Okay, Mr. Landers was right about The Sex Pistols being a short-lived phenomenon because they disbanded soon after they hit the big time but he was wrong about punk rock’s longevity because there were other punk bands (such as The Clash) who had longer careers and who released albums that are now considered rock classics right alongside albums like Sgt. Pepper’s Lonely Hearts Club Band. What’s more, The Sex Pistols, The Clash, and other punk bands have been inducted into The Rock and Roll Hall of Fame, which definitely proves how wrong Mr. Landers was about his assessment of punk rock.

Mr. Landers also formed the school’s official folk rock group known only as the Old Mill Folk Rock Band. (Yeah, I know it sounds original. LOL!) The group performed at school assemblies. Each year they would go into a local recording studio to make an EP record, which consisted of four songs (which were all covers of the big hits of that era). Once the record was printed, the members would sell copies of that record among the student body. I wanted to join that band as a guitarist but competition was intense. (I had a few friends who were in that band.) While I was an okay guitarist, there were other students who were far more talented than me and I was too intimidated to every try out.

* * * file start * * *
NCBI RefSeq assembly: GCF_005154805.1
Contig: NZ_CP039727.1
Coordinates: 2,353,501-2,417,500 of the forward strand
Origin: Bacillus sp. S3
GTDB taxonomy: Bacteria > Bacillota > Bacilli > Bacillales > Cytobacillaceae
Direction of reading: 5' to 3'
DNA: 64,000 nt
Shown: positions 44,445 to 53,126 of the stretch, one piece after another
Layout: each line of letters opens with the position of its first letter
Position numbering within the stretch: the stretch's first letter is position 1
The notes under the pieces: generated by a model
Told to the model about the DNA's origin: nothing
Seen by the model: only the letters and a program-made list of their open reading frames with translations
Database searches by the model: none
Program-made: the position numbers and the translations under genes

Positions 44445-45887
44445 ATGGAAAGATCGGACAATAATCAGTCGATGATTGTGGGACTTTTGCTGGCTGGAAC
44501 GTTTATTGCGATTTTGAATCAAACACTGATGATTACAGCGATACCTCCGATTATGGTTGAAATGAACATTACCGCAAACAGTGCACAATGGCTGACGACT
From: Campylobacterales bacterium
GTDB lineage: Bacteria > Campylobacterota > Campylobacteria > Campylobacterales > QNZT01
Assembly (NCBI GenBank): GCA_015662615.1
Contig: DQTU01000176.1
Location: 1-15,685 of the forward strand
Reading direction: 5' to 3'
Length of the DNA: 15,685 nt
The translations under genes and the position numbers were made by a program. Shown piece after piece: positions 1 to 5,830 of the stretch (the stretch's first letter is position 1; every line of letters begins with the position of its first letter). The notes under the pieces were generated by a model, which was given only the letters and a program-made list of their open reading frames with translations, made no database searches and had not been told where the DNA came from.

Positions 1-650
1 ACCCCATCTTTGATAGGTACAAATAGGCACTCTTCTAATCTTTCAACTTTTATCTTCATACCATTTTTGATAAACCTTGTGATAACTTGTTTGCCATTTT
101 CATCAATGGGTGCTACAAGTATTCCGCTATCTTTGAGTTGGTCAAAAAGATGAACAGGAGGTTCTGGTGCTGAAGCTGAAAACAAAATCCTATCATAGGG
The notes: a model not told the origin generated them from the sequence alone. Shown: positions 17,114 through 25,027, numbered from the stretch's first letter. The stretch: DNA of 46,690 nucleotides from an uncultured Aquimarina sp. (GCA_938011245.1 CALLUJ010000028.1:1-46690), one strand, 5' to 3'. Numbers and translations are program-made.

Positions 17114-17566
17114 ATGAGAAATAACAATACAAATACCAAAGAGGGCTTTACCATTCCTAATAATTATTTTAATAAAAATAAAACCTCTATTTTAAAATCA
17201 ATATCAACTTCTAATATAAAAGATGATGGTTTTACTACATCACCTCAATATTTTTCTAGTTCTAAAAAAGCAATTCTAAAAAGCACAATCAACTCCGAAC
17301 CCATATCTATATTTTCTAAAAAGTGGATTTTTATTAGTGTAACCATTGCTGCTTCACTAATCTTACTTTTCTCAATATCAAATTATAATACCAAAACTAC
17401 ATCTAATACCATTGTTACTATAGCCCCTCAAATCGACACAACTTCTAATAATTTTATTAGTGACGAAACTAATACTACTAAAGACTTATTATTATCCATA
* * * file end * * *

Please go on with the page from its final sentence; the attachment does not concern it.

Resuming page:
I didn’t know much about his personal life aside from a few times that he mentioned that he had a wife when I took my first guitar class with him. By the time I took my second or third guitar class he briefly mentioned that he was separated from his wife a couple of times. Then he briefly mentioned that he was divorced once or twice by the time I took my last guitar class with him. (He never mentioned why he got a divorce nor did he ever say anything nasty about his ex-wife during any of classes I took with him. He also never mentioned having any children from that marriage.) When I saw his Facebook page for the first time and he listed his marital status as “single,” I thought that my memories were wrong. But then I read an interview he gave with a local newspaper (which I’ll get to in the next two paragraphs) and he briefly mentioned “my wife at that time.” I guess he must’ve gotten married sometime in his early 20’s and it only lasted just a few years until the two of them decided to go their separate ways. It’s very likely that, by the time he created his own Facebook page, he probably felt that he had been divorced for so many years that he might as well list his marital status as “single.”